The State and Local Tax (SALT) deduction allows taxpayers to deduct money paid to state and local governments from their federal income taxes. In 2017, the Tax Cuts and Jobs Act (TCJA) established a $10,000 cap on SALT tax deductions in an attempt to limit deductions taken by high-income taxpayers on their personal tax returns, thus increasing the amount of tax they would pay. The states that took the biggest hit when SALT deductions were capped were California, New York, and New Jersey due to extremely high real estate and state income taxes in those states. Real estate deductions were reduced significantly by the $10,000 limit.


Luckily, high income taxpayers can utilize pass through entities to circumnavigate the SALT deduction cap and maximize their federal tax deduction. With this tax strategy, individuals can pay their state income taxes through a pass-through entity instead of through personal income. The result is that the paid state income taxes can then be fully deducted from the taxpayer’s federal taxes, even if it exceeds the $10,000 SALT deduction limit. Here’s how it works and how to understand if this will work for you.


What is a pass through entity?


A pass-through entity, also referred to as a flow-through entity, is essentially a business entity that does not pay any federal taxes. It passes the income, losses, gains, and/or credits to its shareholders/owners where those items of activity are taxed at the individual’s tax rates.

The most common types of pass-through entities are:

  • S-Corporations;
  • Partnerships – General Partnership (GP), Limited Partnership (LP), and Limited Liability Partnership (LLP)
  • Limited Liability Companies (LLC) that are taxed as S-Corporations or Partnerships

The most common types of pass-through entities we work with are involved in construction, manufacturing, real estate, consulting, legal services, and technology, especially startups.

The most common exception to qualifying as a pass-through entity is when you have a disregarded entity. The most common example of a disregarded entity is an LLC that is 100% owned by one person or jointly owned by spouses in a community property state. A disregarded entity reports income directly on the individual income tax return, and does not have a separate filing obligation. A disregarded entity may qualify to be treated as an S-Corporation if the S-Election is filed and accepted by the IRS. 


How does a pass through entity elective tax work?
The pass-through entity tax (PTET) election works by allowing a business entity to choose to pay the income tax related to a shareholder’s/owner’s apportioned activity. The business can then deduct the taxes it pays as an expense and the shareholder/owner claims a pass-through entity tax (PTET) credit on their individual tax return.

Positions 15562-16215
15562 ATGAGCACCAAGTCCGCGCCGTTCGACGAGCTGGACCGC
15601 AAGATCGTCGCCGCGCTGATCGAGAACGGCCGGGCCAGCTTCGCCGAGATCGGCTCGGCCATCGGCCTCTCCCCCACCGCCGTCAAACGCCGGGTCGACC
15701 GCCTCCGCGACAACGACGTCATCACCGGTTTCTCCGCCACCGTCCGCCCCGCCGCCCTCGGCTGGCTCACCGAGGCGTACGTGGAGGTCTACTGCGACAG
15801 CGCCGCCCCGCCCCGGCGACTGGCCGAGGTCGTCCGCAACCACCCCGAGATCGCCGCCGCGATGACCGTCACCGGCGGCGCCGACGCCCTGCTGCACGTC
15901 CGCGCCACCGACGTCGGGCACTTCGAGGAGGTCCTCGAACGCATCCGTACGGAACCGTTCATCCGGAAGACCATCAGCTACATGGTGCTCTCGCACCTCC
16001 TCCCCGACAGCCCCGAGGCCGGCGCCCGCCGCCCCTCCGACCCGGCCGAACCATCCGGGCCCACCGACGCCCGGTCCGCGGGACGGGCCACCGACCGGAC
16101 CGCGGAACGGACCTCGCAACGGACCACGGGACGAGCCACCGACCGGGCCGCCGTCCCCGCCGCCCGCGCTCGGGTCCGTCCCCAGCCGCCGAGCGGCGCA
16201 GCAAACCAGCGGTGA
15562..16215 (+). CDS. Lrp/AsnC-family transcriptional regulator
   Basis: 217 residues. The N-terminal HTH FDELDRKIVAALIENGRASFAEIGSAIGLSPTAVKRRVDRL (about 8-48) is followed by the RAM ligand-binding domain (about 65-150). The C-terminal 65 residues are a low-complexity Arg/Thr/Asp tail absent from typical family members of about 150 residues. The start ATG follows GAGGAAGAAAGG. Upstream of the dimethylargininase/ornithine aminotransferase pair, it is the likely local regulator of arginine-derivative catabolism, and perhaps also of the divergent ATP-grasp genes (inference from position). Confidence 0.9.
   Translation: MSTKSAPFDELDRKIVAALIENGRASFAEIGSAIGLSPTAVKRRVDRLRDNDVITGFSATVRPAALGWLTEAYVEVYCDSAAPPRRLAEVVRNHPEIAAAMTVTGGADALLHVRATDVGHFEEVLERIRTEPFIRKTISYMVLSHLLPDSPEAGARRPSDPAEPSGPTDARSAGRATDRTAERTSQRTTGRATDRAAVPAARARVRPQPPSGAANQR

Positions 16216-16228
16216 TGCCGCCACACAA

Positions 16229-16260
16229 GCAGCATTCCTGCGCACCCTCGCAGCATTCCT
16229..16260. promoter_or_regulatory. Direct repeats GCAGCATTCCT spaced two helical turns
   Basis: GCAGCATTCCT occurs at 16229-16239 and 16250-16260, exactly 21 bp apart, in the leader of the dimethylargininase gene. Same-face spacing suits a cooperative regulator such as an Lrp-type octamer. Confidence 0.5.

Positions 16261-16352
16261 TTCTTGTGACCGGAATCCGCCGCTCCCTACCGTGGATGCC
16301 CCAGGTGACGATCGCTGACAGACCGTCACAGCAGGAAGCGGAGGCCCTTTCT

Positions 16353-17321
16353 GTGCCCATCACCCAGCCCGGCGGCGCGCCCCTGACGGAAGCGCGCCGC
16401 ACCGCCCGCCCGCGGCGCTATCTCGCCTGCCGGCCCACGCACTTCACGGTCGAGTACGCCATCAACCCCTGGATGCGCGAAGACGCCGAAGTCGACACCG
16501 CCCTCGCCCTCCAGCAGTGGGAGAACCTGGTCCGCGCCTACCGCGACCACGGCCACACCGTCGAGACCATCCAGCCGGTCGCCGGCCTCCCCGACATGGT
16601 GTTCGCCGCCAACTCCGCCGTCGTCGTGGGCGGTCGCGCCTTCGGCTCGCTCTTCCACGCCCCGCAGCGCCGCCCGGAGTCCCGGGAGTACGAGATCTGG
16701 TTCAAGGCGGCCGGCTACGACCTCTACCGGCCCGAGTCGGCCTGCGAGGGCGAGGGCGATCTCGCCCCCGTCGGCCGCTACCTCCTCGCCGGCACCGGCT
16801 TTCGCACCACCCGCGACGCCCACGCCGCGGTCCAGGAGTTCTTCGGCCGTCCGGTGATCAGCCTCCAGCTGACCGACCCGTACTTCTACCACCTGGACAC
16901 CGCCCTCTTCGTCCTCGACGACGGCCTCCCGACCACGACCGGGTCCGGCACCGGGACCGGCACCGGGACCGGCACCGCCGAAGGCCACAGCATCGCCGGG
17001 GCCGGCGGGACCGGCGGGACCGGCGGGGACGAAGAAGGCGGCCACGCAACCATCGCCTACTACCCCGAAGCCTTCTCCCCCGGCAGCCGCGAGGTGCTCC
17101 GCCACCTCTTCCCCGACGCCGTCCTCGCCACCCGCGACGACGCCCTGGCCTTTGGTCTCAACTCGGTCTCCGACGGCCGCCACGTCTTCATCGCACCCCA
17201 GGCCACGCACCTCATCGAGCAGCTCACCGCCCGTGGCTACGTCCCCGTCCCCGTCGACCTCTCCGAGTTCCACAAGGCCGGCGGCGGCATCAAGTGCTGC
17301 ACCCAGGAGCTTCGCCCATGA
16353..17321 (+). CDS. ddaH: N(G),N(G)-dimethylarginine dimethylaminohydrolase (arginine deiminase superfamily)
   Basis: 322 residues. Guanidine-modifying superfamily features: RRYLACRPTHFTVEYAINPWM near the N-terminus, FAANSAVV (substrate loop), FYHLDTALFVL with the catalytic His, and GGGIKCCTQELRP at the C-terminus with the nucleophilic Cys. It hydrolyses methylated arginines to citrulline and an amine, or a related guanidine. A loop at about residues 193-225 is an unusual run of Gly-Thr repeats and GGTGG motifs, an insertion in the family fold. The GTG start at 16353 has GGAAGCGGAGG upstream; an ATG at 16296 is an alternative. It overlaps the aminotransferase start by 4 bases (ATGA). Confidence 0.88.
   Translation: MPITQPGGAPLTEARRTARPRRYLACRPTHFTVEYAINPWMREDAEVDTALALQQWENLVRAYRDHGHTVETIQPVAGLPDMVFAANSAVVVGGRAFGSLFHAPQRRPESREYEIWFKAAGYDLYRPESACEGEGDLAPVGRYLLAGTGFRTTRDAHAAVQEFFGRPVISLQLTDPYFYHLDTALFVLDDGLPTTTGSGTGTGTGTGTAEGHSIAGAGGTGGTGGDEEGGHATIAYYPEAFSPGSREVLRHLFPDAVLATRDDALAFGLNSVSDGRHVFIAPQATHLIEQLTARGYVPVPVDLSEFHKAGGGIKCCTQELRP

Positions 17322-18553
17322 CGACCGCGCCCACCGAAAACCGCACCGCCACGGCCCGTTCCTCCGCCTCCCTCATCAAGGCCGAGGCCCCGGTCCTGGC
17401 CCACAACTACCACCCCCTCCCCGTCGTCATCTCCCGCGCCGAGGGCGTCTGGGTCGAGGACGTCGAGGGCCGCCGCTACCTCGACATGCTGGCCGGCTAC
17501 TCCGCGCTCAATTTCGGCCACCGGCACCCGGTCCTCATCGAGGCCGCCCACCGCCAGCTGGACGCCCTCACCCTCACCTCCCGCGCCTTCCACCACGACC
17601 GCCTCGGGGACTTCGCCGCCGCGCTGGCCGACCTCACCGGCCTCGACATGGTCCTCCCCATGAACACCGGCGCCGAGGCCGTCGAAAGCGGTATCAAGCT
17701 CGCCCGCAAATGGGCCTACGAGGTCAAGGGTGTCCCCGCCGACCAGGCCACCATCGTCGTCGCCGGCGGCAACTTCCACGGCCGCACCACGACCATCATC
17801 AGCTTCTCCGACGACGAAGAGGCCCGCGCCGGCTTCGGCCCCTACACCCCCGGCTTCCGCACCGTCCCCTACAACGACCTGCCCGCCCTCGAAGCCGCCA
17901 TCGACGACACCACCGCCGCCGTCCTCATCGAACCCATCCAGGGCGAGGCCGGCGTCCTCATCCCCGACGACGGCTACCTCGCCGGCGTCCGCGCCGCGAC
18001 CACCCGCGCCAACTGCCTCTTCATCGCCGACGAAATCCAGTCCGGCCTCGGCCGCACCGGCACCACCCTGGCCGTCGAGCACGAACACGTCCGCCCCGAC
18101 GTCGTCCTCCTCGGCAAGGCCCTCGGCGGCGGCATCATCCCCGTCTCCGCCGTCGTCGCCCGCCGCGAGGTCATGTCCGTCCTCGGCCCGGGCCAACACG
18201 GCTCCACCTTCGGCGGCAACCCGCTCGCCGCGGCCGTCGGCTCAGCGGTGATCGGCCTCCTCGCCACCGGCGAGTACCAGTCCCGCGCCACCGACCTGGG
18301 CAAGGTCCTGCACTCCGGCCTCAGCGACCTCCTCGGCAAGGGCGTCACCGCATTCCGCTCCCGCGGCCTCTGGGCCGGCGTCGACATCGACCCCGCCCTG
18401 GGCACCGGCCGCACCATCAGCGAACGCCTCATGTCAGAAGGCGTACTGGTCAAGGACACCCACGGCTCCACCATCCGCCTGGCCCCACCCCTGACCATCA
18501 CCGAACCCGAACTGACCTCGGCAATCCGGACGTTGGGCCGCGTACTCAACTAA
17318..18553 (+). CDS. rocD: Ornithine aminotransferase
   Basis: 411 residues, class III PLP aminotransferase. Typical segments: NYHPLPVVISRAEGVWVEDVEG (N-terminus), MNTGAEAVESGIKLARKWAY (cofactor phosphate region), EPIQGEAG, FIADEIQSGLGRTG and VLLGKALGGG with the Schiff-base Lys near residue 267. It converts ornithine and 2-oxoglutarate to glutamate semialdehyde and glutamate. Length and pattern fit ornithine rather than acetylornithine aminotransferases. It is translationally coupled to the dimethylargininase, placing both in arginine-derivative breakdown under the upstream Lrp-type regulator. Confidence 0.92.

Here’s an abbreviated version of the process:


  1. Business entity confirms that it qualifies as a pass-through entity
  2. Business entity elects to pay a shareholder/owner’s income taxes
  3. Business entity deducts the taxes paid as an expense
  4. Shareholder/owner claims a pass-through entity tax credit on their individual tax return


Why elect to pay the pass-through entity tax?

We recommend our clients use the PTET when they expect to have taxable pass-through income for a specific tax year. If their pass-through business has a net taxable loss for a specific tax year, there will not be a PTET credit and therefore no benefit to using it. We also recommend the PTET method for any clients who are hitting the $10,000 SALT limit on their personal tax return.

Here’s an example:

We have a client who is an S-Corporation with two business owners. Each owner files their personal taxes in the state of Georgia. If we filed the S-Corporation taxes without the PTET, the two business owners combined would pay $66,000 to Georgia in state taxes for 2022. Only the first $10K each would be deductible on their personal returns (maybe even less). However, because we elected to do the PTET at the entity level, the S-Corporation is now paying the $66,000 in taxes directly to Georgia on behalf of the shareholders. The additional deduction of $66,000 will generate a federal tax savings of close to $20,000. Ultimately, the PTET will be an annual tax savings, just shifting where the tax is paid from. 


How does the PTE tax vary by state?

Making an election for PTET varies from state to state and continues to evolve as tax laws change and efficiencies are discovered through trial and error. The only state to require a PTE tax is Connecticut. Some states, like Colorado, require you to make a formal election before you file a business tax return, while other states, like Virginia, allow you to make the election at the time the business tax return is filed. Some states, like California, also require quarterly payments. 


If you have a pass-through entity that does business in multiple states, you first have to determine the amount of taxable or distributive income allocated or apportioned to each state. Once that amount has been determined, you can file to claim a PTET credit based on each state’s share of business activity and each state’s tax laws.

At the end of the day, the deduction will vary based on the state’s income tax rate (or lack thereof). New York and California are the two states with the highest individual tax rates while Arizona sits at the bottom of the list.

If you’re hitting the $10,000 SALT deduction limit, it’s worth exploring how the pass-through entity tax election can help. No matter the state(s) you live and operate businesses in, we can help. Our clients across the U.S. trust us to maximize their federal returns through experienced tax strategy. Schedule a call with us to learn more.